My upbringing. I grew up in a family that valued curiosity. Questions were never frowned upon and someone was always tackling a unique challenge on a shoestring budget. Not just siblings, but parents too. I was surrounded by a get-r-done drive. As my Mom obtained upper level amateur radio licenses, it motivated me to study and pass the exam for my own license. Then, there was my Dad, a mechanical genius—his nickname was Tink. I watched him modify machinery in ways that seemed impossible. Every time, I’d say something like “Dad, there’s no way that can be fixed.” He’d respond, “Well, let’s take a look. I bet we can do something with it.” All the while I’d watch for his grin that meant he was about to share some mechanical wizardry with us. It had a huge impact on me which can be seen in how I approach life as a bit of schemer. Not in a negative way, but more in a harebrained project sort of way. Nothing is too complex or too crazy of an idea to tackle. I recall one of the first over-the-top projects I tackled. It involved dragging home an old 1960s pinball machine. How many parents do you know that would let a kid bring pieces of an old arcade game into the house? Mine did and quite happily too. Over the span of a summer I rebuilt the thing using parts I scavenged from other machines and managed to have a fully functional machine shoehorned into a bedroom. Never mind the fact it dimmed the lights occasionally. My parents certainly never minded, even with all the noise it made. Oh, what parents go through. Especially mine.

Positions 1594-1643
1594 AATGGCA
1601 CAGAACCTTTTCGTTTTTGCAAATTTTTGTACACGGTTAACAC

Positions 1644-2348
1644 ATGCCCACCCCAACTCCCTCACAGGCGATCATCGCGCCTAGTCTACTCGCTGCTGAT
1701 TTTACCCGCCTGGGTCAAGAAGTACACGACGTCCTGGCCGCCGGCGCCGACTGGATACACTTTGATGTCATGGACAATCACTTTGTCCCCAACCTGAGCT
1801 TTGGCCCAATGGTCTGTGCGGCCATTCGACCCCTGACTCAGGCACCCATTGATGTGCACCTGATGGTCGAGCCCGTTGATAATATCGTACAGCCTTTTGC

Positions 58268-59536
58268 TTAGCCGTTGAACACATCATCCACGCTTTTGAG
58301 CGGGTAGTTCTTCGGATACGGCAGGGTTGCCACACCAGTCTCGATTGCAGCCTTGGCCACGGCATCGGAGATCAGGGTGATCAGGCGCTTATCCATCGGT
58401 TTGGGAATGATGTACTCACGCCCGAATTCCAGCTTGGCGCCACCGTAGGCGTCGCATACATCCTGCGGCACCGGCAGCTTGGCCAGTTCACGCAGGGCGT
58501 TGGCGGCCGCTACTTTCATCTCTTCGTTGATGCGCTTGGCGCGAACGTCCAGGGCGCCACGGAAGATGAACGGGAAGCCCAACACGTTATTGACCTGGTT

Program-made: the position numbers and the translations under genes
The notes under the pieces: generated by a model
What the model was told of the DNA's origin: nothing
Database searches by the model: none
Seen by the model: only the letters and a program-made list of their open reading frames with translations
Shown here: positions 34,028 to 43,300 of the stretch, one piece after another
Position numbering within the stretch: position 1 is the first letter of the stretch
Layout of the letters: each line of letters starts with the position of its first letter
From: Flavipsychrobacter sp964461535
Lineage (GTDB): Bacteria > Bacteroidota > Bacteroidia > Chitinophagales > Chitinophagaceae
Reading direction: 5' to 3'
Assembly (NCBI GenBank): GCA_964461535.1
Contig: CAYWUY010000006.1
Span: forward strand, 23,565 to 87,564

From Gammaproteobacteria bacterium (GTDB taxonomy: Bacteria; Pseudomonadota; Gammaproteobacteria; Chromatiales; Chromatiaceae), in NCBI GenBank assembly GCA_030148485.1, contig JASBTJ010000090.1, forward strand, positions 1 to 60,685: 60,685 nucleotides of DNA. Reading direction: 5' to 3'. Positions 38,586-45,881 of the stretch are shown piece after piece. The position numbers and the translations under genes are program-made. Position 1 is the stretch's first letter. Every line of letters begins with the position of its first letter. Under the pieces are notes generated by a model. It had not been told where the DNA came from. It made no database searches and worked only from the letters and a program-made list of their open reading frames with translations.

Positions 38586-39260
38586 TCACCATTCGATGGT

That’s amazing, I can’t say that my parents would’ve been amenable to full size arcade games. It’s a great testament to your character that you waited and watched for Tink’s telltale smile. What are you working on right now?